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What is Noninvasive Surgery?

By J. Beam
Updated Mar 03, 2024
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Noninvasive surgery is defined as any surgical procedure that does not require penetration into the body either through an incision, cut, or piercing through the skin or by entering into a body cavity. This should not be confused with minimally invasive surgery, which can involve small incisions and instruments entering the body. Surgery that is noninvasive is generally limited in scope.

Examples of commonly preformed noninvasive surgery are laser surgery and dermatological procedures. Laser surgery is a surgical procedure in which a laser light beam is used to heat cells or tissue with the intent of manipulating or bursting them. Noninvasive laser surgery can be preformed to shrink tumors; remove moles, warts, and other skin blemishes; remove hair; and reduce wrinkles in the skin. LASIK eye surgery is another form of non-invasive surgery that uses a laser to reshape the cornea to correct vision problems. Lasers are also frequently used in combination with invasive surgical procedures as a way to seal blood vessels and minimize blood loss.

Though this type of surgery is performed to correct small problems rather than life-threatening issues and is typically an elective procedure, it is not risk free. Generally, the surgery is performed either with local anesthesia or no anesthesia, but some procedures may require general anesthesia, which always poses a risk. In most cases, infection is the biggest risk of any operation, but it is minimal compared to other surgical procedures.

Noninvasive surgery, though minor, should always be performed in a sterile environment. Typically, such a procedure can be performed in a physician's office, rather than at a hospital. Because this type of surgery is common in dermatology, most offices are equipped to perform common procedures. In the case of LASIK eye surgery, the doctor usually has a designated facility. Even though the skin is not broken and no body cavity is entered, this surgery still requires the use of preventative measures, such as sterile gloves and instruments, to help prevent the risk of infection afterwards.

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Discussion Comments
By indigomoth — On Jan 27, 2013

@Mor - I think it's more likely that we will get more and more minimally invasive surgeries. There's only so much a doctor can do from the outside. Laparoscopic surgery and robotic surgeries are becoming more and more common now though.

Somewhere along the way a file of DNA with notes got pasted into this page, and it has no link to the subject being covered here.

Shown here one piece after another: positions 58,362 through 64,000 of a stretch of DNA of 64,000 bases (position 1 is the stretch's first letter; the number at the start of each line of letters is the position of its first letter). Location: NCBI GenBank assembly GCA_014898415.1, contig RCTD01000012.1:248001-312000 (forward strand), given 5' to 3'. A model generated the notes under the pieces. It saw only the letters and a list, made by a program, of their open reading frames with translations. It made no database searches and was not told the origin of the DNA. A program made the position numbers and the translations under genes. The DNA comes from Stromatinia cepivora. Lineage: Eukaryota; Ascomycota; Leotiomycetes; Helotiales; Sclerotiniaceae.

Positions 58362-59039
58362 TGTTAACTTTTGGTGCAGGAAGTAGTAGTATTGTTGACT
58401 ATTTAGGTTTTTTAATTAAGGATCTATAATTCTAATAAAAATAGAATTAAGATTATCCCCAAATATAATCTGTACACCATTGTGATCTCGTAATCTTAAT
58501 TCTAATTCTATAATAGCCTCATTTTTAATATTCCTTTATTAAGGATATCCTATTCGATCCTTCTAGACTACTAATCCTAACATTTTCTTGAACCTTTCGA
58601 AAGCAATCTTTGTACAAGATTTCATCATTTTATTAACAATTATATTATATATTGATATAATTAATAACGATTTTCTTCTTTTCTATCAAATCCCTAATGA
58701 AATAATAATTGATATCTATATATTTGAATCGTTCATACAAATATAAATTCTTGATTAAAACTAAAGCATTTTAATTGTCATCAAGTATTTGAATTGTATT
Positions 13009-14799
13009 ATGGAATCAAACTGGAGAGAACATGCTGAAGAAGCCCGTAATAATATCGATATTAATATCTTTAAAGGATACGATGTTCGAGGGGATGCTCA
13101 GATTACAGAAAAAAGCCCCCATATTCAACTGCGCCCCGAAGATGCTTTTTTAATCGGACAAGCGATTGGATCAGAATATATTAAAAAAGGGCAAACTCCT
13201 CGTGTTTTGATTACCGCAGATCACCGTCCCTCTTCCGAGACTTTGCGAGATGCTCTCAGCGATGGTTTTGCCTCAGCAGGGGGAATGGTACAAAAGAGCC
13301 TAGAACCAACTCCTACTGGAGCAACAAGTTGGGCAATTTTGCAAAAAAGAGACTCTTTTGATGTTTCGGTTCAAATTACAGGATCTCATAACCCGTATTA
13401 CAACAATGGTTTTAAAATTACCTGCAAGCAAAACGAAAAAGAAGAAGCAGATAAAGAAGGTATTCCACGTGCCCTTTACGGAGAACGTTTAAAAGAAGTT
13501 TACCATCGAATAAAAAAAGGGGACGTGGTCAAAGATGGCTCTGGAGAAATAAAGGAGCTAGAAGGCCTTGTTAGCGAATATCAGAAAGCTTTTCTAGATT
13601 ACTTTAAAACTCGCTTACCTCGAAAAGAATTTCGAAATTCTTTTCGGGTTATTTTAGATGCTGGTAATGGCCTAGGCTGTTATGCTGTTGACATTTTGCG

The only exception to this I can think of is if they one day develop a viable nanobot that can do surgeries. But, even then the nanobot will be "invading" the body, even if they aren't entering from an incision.

They would probably be put into a category of their own anyway.

By Mor — On Jan 27, 2013

@anon315293 - Yes, I think that counts as well. They use ultrasound waves to break up kidney stones sometimes as well.

I suspect that in the future there will be more and more noninvasive surgeries as we get better and better at manipulating forces like this.

It's also interesting to speculate on whether or not the use of techniques like putting bacteriophages into a person counts as being a noninvasive surgical technique. It can certainly make a difference but it doesn't involve putting instruments into the body either.

By anon315293 — On Jan 23, 2013

What about the fact that ultrasonic waves can be used to treat patients suffering from Parkinson's disease? Isn't that some sort of achievement?

By lapsed — On May 03, 2011

It's true that noninvasive surgery seems mainly to be used to correct small problems rather than life-threatening issues but one exception I can think of off the top of my head is radiation therapy.

By sikkim — On Feb 05, 2009

Focused Ultrasound is another example of non-invasive surgery. This is an incisionless procedure that can be used to treat fibroids.

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